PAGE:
- Coping with cancer side effects: Help with makeup, hats and wigs through Look Good Feel Better
- Massage (fees on a sliding scale)
- Lymphedema assessment and management clinic ($15 per session)
- Silky pillows to help make you comfortable after breast and underarm surgery and
- Hospital orientation/familiarisation tours
The Cancer Society also offers excellent educational and support programmes depending on where you are in New Zealand. These include:
- A course on practical ways of living well, building self-knowledge, self-confidence and self-help skills for anyone affected by cancer or survivorship. This course is called the Living Well education programme and includes information on cancer, nutrition, relaxation, stress and communication.
- Art therapy and writing
- Workshops on nutrition, medications, complimentary therapies etc.
- Dealing with fatigue, stress management, sleep and relaxation courses
- Exercise programmes such as:
- The Lebed Method (a programme called Healthy Steps)
- Tai Chi Qi Qong
- Nordic walking
5. Post-treatment Support Services
The Cancer Society provides a range of support services for those who have completed cancer treatment (cancer rehabilitation):
- The CanNow – Moving Forward programme is an end of treatment programme to promote improved wellbeing. The programme offers one on one cancer specialist advice provided by a cancer specialist nurse following treatment for early breast cancer. You are able to discuss your concerns and regain direction and energy for life after cancer. Email email@example.com or phone the Cancer Society.
- Counselling is also available from the Cancer Society.
Additional client services are available in some divisions and centres. Please call or email. To find out more about any of the services available in your area, contact your local Cancer Society or call the Cancer Information Helpline 0800 CANCER.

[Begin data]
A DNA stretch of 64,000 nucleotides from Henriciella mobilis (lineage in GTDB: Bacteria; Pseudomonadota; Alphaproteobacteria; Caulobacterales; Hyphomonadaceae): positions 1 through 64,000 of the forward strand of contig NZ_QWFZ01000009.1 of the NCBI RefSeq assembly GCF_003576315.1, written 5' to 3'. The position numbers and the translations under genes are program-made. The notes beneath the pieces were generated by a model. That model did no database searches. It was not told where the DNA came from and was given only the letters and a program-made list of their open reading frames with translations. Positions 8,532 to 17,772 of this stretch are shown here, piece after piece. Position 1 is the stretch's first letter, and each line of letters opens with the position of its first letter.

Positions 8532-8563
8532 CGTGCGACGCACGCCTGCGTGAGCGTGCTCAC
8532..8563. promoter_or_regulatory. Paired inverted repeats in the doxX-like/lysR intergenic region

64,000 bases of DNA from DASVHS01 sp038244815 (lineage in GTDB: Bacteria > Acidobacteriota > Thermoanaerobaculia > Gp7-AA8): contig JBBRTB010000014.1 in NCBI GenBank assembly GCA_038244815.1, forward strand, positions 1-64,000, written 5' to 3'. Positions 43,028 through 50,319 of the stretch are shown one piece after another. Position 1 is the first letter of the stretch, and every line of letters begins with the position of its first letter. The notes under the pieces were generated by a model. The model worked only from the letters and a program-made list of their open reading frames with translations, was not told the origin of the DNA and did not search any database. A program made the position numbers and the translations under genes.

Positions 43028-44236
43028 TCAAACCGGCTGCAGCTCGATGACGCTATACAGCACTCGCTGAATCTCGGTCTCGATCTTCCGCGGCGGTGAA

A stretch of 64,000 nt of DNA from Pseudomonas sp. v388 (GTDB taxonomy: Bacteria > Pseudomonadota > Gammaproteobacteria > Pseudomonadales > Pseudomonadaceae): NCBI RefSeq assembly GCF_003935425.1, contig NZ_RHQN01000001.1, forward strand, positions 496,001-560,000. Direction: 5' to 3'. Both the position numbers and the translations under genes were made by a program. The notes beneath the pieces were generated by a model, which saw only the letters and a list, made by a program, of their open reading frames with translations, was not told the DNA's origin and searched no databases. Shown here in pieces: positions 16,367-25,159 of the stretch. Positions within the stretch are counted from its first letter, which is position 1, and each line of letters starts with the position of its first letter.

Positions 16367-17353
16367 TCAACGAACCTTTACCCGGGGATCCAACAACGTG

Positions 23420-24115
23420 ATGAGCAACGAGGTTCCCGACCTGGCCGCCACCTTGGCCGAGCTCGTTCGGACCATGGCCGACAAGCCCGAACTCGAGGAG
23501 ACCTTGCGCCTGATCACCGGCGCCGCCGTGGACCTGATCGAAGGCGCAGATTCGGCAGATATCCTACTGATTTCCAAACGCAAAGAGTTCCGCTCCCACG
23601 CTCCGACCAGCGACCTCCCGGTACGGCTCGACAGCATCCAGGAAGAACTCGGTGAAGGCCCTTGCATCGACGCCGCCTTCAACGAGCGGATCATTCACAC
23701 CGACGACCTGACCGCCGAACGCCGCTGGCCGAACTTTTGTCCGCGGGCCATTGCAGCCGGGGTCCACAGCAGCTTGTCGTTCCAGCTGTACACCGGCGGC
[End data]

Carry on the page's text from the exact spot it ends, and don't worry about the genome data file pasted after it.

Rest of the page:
Free resources from the NZ Breast Cancer Foundation
|The NZBCF provides education and awareness about the importance of early detection with a goal to reduce the number of women dying of breast cancer. The Foundation has produced a range of targeted materials from an e-learning guide, to booklets, factsheets and DVD’s for broad community use. These materials are available free of charge, however the Foundation welcomes donations to help offset the cost of producing these materials.Breast Awareness “Pink” Book
An easy to read informative booklet covering everything from breast cancer symptoms and risk factors, to how you can help if someone you know is diagnosed with breast cancer. This guide is for anyone who wants to learn the facts about breast cancer and breast health – it could save your life!
Request your copy of the Breast Book.For Health Professionals: Women to Women DVD – Our ups and downs
Wahine ki te Wahine – Nga Piki Nga Heke
Maori women are at greater risk of dying from breast cancer than non- Maori. This DVD shares the stories of three Maori women. Produced with the support of Tainui Mapo and Maori health promoters in the Manukau Counties area, this DVD offers hope and encouragement to Maori women worried about breast screening and cancer.If you’re a Health Professional: Request your copy of the Women to Women DVD
For Health Professionals: Faith, Hope and Love – DVD for Pacific Island women
Pacific Island women share their experiences of breast cancer in this DVD directed by the award-winning Sima Urale. The DVD focuses on breast health and breast screening and is an ideal resource for Health and Community workers.If you’re a Health Professional: Request your copy of the Pacific Island women DVD
‘Breast Cancer In New Zealand’ Fact Sheet
“Breast Cancer in women under age 40″
‘Priorities In Breast Awareness’ Fact Sheet
‘Risk and Risk Reduction Factors for Breast Cancer’ Fact Sheet
‘Mammograms – The Facts’ Fact Sheet
‘Healthy Lifestyle Choices’ Fact Sheet
‘Male Breast Cancer in New Zealand’ Fact Sheet